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Kids' Phone Safety Blog

St. Valentine’s Pushes Kids to Using Dating Apps. Pumpic Offers Solution

February 12, 2016

February 14th has always caused couples to feel the heart, make something special for each other, and share warmth. However, with the integration of technologies deeper in our lives, even St. Valentine’s starts losing its romance.

Modern young people do not write poems when fall in love. Relationships seem easy-to-get for many of them. When you can download a free app and arrange a date with one single click and no efforts applied, everything will seem trivial.

Dating apps gain incredible popularity among teens these days. As a result, “love” has become simple for most of them. Sounds frightening, but online predators have the same free access to children’s hearts as well. It is not a problem for them to meet in real life any longer. All one needs to do is download an app and find another lonely heart. What if your kid will be the next victim?

Source: huffingtonpost.com

Source: huffingtonpost.com

Such dating services may be a sound solution for adults, who want to meet other adults. Sometimes they even help to build long and happy relationships. However, it is not a place for kids at all. St. Valentine’s Day is one of those factors forcing naïve teen girls and boys to use a dating app in search for a couple.

Here is the list of the most popular dating apps for you to know what to look for on your kid’s device:

Tinder. This app is the most popular and widely spread one. It is rated 12+ and requires a user to be 13+. Since it is designed for hooking-up and dating, the application is surely not for kids. Tinder connects to a Facebook account, where it pulls the information. Potential couples may find each other by using GPS. There are over 450 million profiles rated every day. The main danger here is an online predator threat and cyberbullying. It is easy for a stranger to find a potential victim; meanwhile, cyberbullies use Tinder to insult and abuse.

OKCupid. This one is rated 12+ and has an 18+ age requirement. The app is on the list of top 10 dating websites by the Time magazine, and it is popular among teenagers. Age restrictions are passed easily, and kids have free access to dating strangers. OKCupid features multiple-choice questions and member-created quizzes. It is a usual hub for cyberbullies and online predators. That is why it is not for the underage.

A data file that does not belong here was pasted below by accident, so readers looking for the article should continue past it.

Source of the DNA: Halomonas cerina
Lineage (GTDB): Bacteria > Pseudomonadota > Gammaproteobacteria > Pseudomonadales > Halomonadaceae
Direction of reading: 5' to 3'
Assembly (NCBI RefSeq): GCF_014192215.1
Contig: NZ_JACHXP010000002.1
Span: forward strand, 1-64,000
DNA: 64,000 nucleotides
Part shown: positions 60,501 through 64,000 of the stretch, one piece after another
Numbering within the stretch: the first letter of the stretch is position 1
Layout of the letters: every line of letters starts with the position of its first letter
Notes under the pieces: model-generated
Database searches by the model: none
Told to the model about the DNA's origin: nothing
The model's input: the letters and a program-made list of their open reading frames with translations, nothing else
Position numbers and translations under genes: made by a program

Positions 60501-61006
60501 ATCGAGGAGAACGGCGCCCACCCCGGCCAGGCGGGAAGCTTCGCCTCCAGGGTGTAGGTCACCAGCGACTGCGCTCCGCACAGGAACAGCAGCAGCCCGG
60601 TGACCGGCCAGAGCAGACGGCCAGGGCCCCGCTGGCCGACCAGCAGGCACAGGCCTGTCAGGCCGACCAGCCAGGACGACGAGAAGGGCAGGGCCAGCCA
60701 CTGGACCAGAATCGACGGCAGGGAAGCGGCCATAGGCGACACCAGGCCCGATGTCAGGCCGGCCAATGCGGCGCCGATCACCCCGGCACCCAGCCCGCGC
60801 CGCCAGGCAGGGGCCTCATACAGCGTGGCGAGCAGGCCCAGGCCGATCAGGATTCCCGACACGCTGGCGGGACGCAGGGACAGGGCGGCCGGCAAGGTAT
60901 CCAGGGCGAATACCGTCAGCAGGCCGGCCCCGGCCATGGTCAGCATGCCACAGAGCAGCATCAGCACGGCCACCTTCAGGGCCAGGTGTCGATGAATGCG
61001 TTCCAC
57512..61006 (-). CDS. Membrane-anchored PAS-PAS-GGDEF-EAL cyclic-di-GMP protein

Bumble. It is a free location-based application for dating. The app allows only women to start communication when looking for matches. A user must be as old as 17 years to download Bumble. Children tend to pass on it. As well as other dating apps, it often results in online bullying and implies a potential stranger risk for any kid using it. Surely, not for your child as well.


Hinge. This one is another application to start relationships remotely and then meet in real life. Hinge is 17+ and dangerous for the underage. Though the app allows choosing a match among your friends, who are not strangers, it is a usual channel for cyberbullies to attack. In most cases, cyberbullies are ones kids know: class or schoolmates, Facebook friends, or even that boy next door. You never know where danger may come from.

TheCatch. This dating app is posing as a game, where “ladies can meet awesome gents.” A woman chooses a man she likes and asks him three questions. If the answers satisfy, a couple can go on chatting and arrange a real date. TheCatch’s terms of use say that you must be not younger than 13 years old. Yet, it seems unlikely that this app is appropriate for someone younger than 18. Cyberbullies and online predators. The same app, the same risks. So, you’d better keep your kids away from it.

Look at some other dating applications that are less popular, but no less dangerous for children: Coffee Meets Bagel | Hitch | Happn | Skout | Grindr | Match | Tastebuds | Score | Fliqpic | Tindog | Once | Align | At First Sight | Grouper Social | Club | Pure | HowAboutWe | HighThere! | Clover.

You should better use Pumpic monitoring to detect the listed above apps on your child’s device. The App Management option allows you to block dating applications remotely. Also, you can look through call logs and text messages for misgiving contacts.

Have you ever caught your kid using a dating app? Share your experience with us on social media or leave your comment below!

Rachel Fowlers
Rachel Flowers is a journalist with a big passion for technologies. She has recently graduated from San Francisco State University and sees herself as a freelance writer. She enjoys blogging about computer and mobile technologies as well as different software. In her free time, she learns coding and foreign languages. Contact .
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